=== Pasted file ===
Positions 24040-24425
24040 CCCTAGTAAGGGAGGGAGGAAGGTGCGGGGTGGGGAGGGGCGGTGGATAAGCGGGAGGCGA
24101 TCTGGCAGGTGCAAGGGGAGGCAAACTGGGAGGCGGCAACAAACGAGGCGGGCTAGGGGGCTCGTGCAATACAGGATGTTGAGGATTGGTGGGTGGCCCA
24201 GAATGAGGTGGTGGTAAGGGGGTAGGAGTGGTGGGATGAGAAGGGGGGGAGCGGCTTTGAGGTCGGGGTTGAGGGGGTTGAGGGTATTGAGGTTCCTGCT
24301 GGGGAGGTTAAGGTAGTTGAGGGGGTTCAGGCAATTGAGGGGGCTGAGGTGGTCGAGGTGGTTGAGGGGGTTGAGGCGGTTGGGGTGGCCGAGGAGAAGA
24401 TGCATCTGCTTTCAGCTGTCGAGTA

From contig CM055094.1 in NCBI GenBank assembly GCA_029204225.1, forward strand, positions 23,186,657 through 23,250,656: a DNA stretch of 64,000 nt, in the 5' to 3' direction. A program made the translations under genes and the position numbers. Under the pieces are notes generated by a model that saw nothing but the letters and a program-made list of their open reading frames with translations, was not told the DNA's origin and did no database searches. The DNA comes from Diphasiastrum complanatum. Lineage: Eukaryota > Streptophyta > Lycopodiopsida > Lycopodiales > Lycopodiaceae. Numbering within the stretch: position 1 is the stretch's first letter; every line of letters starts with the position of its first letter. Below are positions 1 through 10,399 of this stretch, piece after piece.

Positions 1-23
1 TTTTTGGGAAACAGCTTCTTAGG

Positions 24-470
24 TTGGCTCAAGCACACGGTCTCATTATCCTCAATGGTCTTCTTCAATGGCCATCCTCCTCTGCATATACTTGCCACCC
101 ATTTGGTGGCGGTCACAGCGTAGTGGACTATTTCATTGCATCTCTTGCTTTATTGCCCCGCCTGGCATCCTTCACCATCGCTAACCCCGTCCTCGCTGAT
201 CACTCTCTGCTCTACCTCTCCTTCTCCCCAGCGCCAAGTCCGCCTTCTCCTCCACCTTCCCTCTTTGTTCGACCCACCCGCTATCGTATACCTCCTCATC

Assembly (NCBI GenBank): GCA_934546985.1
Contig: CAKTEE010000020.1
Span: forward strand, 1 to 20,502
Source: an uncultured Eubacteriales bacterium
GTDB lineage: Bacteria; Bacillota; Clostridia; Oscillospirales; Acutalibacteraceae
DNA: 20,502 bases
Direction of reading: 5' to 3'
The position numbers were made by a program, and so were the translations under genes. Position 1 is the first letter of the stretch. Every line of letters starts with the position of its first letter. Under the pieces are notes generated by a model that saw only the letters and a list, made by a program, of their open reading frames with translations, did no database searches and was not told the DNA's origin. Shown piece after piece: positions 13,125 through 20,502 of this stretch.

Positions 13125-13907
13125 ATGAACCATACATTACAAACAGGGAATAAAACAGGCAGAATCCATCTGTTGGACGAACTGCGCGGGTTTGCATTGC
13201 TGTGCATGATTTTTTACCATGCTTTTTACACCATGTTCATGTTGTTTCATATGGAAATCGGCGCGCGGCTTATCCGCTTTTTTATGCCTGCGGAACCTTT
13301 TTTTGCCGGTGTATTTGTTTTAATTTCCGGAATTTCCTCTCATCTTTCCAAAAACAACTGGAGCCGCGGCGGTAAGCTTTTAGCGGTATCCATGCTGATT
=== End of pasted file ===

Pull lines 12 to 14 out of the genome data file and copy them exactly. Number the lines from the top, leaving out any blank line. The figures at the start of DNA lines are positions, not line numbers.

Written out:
101 ATTTGGTGGCGGTCACAGCGTAGTGGACTATTTCATTGCATCTCTTGCTTTATTGCCCCGCCTGGCATCCTTCACCATCGCTAACCCCGTCCTCGCTGAT
201 CACTCTCTGCTCTACCTCTCCTTCTCCCCAGCGCCAAGTCCGCCTTCTCCTCCACCTTCCCTCTTTGTTCGACCCACCCGCTATCGTATACCTCCTCATC

Assembly (NCBI GenBank): GCA_934546985.1